By Becky Wilson
In the 1960s, students were a formidable force of activism. Groups such as the Radical Student Alliance helped organise protests which attracted up to 100,000 students, involving barricades, sit-ins and even the breaking down of riot control gates. They rallied against issues varying from the British government’s involvement in the Vietnam War, to the rising price of food in a student canteen.
Compared to this historical hotbed of student activism, today’s students are often dismissed as politically complacent. In Durham, there does appear to be an element of truth to this stereotype. Recent protests against rising accommodation fees have not matched the scale, length or impact of student activism of the past, and earlier this year, only 18.5% of students voted in Durham Students’ Union Presidential election. Political disengagement was also exhibited outside of the University bubble. Many students decided not to vote in the 2015 General Election, despite national campaigns such as ‘Bite the Ballot’, set up with the intention of harnessing the potential power of young voters.
Is all this because students are simply no longer interested in politics?
George Thin, second-year student and Media and Publicity Officer for Durham Young Greens, argues that this is not the case. “I don’t believe our generation is politically complacent.” As proof, he cites the ‘green surge’: the 100% increase in national membership of the Young Greens, between March and October last year.
“In Durham too there is a lively political community, and communication between different groups, especially on the left.”
Sofiat Kolawole, a second-year student from St. Aidan’s, believes that while Durham students have a considerable interest in political issues, this often fails to translate into action. “From my experience, people here tend to get very heated about certain topics that interest them, and can debate endlessly about it. But they just go in circles.”
Harry Cross, co-chair of Durham Students for University Reform, is also adamant that Durham students are not politically complacent.
“Events pertaining to the General Election in Durham were well attended so I think people are interested. Many people have strong political opinions but do not join any political parties during their time at university.”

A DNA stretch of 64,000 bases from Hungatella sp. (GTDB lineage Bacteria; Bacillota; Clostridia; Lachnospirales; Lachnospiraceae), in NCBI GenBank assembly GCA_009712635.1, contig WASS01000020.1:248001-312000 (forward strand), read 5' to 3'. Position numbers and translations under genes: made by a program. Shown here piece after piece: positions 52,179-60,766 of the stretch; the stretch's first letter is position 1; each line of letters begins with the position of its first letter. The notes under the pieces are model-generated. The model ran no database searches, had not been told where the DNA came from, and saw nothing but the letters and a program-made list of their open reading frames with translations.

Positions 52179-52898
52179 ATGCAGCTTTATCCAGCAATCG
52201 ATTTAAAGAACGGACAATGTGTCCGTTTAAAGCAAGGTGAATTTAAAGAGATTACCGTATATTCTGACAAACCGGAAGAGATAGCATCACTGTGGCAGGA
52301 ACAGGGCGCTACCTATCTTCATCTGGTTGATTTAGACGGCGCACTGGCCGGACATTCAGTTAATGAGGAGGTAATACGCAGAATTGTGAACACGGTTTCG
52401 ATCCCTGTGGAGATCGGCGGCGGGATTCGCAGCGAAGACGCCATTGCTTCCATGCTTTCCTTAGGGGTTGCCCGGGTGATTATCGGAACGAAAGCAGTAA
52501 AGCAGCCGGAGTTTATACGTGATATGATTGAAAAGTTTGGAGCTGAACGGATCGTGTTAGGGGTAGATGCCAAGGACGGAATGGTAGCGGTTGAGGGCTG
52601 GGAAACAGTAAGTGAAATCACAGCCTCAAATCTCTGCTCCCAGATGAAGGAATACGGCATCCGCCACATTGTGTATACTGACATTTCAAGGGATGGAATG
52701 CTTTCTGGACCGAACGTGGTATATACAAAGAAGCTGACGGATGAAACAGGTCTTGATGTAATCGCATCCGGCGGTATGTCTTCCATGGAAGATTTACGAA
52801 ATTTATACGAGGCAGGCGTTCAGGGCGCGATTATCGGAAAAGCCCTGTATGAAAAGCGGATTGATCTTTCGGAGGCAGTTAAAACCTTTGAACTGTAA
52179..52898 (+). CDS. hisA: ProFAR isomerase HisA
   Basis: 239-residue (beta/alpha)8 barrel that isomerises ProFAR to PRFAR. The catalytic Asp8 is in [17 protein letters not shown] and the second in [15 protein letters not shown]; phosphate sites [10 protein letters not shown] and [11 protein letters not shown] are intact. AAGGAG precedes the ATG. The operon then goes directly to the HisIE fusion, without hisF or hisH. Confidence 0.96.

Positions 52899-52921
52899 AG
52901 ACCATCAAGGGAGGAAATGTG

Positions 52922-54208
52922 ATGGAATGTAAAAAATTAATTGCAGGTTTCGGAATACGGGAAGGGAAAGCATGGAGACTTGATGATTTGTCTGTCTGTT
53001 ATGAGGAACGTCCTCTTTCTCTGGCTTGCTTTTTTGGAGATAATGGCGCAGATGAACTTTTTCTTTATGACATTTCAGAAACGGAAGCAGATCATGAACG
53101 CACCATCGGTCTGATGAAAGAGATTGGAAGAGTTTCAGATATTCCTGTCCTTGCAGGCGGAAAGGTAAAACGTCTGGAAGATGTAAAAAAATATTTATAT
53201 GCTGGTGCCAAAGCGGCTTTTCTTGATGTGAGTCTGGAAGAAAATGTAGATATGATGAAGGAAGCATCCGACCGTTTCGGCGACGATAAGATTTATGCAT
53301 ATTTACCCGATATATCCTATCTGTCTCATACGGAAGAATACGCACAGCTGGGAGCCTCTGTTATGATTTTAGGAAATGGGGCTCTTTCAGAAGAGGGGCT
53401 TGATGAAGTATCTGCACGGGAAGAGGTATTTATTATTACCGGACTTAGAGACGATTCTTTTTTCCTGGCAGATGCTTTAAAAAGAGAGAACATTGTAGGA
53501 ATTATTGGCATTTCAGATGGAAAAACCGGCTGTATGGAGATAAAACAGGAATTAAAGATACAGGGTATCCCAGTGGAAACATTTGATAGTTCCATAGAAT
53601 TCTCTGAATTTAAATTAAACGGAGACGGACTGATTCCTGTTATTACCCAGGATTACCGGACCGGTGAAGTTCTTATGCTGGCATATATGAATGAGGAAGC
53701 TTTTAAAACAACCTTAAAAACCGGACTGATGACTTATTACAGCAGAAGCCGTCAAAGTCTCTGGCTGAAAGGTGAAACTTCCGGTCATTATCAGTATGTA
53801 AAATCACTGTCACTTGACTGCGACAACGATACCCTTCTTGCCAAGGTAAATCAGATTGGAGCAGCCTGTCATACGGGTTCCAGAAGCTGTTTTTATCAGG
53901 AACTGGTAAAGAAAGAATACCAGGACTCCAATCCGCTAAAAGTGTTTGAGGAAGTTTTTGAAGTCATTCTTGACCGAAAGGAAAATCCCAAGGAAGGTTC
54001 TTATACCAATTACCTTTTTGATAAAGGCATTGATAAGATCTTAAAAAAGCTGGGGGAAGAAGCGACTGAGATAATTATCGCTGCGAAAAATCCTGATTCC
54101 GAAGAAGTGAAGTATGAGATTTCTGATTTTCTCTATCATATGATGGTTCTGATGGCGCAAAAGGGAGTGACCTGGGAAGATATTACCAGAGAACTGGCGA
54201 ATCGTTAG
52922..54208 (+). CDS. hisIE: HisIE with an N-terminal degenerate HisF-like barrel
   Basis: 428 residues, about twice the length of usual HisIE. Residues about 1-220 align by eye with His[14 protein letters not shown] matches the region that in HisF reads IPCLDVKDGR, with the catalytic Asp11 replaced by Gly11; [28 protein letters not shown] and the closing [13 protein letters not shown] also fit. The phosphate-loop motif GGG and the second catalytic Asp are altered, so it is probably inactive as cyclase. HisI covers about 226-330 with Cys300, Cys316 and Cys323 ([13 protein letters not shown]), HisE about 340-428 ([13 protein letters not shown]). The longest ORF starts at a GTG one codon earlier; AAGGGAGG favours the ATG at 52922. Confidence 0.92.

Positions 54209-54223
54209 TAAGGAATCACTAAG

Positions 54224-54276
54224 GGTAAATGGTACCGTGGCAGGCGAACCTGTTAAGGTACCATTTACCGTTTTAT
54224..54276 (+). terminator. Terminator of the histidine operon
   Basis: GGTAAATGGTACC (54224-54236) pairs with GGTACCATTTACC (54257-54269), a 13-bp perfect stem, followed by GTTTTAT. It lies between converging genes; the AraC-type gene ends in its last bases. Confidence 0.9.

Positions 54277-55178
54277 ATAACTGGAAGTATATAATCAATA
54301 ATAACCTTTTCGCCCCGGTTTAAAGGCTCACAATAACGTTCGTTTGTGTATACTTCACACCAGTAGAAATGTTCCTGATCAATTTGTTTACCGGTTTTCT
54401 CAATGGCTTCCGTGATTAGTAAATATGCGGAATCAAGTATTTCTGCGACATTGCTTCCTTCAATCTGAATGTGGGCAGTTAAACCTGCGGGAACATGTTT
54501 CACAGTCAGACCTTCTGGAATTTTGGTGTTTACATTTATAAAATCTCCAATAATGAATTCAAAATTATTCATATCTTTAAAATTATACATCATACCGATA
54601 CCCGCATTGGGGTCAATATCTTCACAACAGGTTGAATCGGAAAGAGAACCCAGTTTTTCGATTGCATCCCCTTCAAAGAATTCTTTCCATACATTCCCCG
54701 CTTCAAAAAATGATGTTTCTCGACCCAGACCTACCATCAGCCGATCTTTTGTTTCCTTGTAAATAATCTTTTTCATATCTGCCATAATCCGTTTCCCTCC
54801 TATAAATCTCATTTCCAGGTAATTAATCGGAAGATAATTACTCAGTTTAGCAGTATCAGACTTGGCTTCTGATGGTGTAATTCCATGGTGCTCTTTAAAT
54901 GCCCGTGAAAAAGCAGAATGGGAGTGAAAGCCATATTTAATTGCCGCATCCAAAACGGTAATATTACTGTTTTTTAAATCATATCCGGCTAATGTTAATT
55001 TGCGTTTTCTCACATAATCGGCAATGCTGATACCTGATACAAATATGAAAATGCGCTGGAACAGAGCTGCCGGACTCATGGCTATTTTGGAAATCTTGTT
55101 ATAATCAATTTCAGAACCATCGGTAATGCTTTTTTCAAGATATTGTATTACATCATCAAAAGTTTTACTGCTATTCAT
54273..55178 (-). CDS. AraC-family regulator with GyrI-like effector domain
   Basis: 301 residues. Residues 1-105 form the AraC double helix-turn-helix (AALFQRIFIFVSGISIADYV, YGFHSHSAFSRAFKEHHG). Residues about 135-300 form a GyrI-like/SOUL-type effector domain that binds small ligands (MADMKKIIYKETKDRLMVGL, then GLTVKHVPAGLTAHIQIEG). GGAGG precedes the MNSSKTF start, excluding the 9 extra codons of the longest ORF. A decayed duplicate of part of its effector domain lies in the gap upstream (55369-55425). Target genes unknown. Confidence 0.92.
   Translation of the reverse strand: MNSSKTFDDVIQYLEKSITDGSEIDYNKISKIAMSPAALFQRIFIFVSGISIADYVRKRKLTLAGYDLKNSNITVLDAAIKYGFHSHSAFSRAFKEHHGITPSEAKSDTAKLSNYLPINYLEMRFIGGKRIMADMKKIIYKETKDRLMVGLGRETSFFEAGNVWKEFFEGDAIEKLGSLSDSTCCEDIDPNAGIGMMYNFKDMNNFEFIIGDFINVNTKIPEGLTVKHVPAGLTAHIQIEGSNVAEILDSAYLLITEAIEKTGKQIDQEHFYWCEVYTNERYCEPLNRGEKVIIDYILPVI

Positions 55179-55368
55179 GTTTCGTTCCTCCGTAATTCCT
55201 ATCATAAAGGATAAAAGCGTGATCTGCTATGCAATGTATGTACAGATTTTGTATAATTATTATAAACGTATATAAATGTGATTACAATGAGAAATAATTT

Rather than political apathy, students’ unwillingness to affiliate themselves with mainstream parties may instead indicate both a mistrust in and distaste for traditional politics. A recent survey by The Observer found that many of the issues dominating discourse in the recent election do not matter to young people. Immigration is only 17th on their list of concerns, while the vast majority do not want an EU referendum. Unsurprisingly, 18-25 year olds care most about fair wages and house prices, issues often drowned out by the more contentious themes of immigrants, benefit ‘scroungers’, and the NHS.
George Thin believes that young people should not be criticised for choosing non-establishment parties – or even refusing to vote altogether. “It suggests the perceived inadequacy of mainstream politicians rather than any youthful complacency.”
Interestingly, the reasons behind students’ political disengagement on a national level can also be applied to university politics. Just as national politicians fail to attract young voters by overlooking their biggest concerns, Harry Cross argues that the Students’ Union policies are sometimes misguided.
“The DSU has sought to tackle high levels of apathy in student elections with more visible publicity and campaigning. However, I think it is more important for candidates to consider what role the Union can play in winning new rights and services for students.
“I worry that too many Union officers see themselves as employees of the University in a managerial position. The DSU is also needed to provide an effective opposition to unpopular decisions by the University. I am sad to say that until recently the DSU has had very little to say on the key issues that affect the cost of living for students, notably spiralling college rents.”
Rhys Jones, a second-year English student, agrees that the Students’ Union does not take enough steps to benefit students. “I think turnout is low because interest is low. Students aren’t interested in the DSU because they don’t see how it affects or improves their time at Durham.”
Despite this, George Thin points to Durham’s unique collegiate system for student’s disengagement with on-campus politics. “The colleges in Durham probably don’t help the Union, as they play the same role in some respects. This doesn’t mean that the DSU is unimportant.”
While the students who voted in the recent Student Officer elections are still in the minority, it is important to note that turnout increased by 15% on the previous year. Current SU President Dan Slavin is optimistic that this number will continue to grow. “We are continually working to engage more students in the democratic process and we hope to continue to improve year-on-year.”
And outside of the Students’ Union, Harry Cross believes Durham’s student population is genuinely capable of making an impact. He cites the success for Durham Students for University Reform in February, when it organised the largest student protest in the University for 14 years, on the issue of college rents. “What’s important now is not to lose momentum. Despite our record-breaking turnouts we have yet to organise a protest in good weather, so when we do the University had better watch out!”
Illustration by Mariam Hayat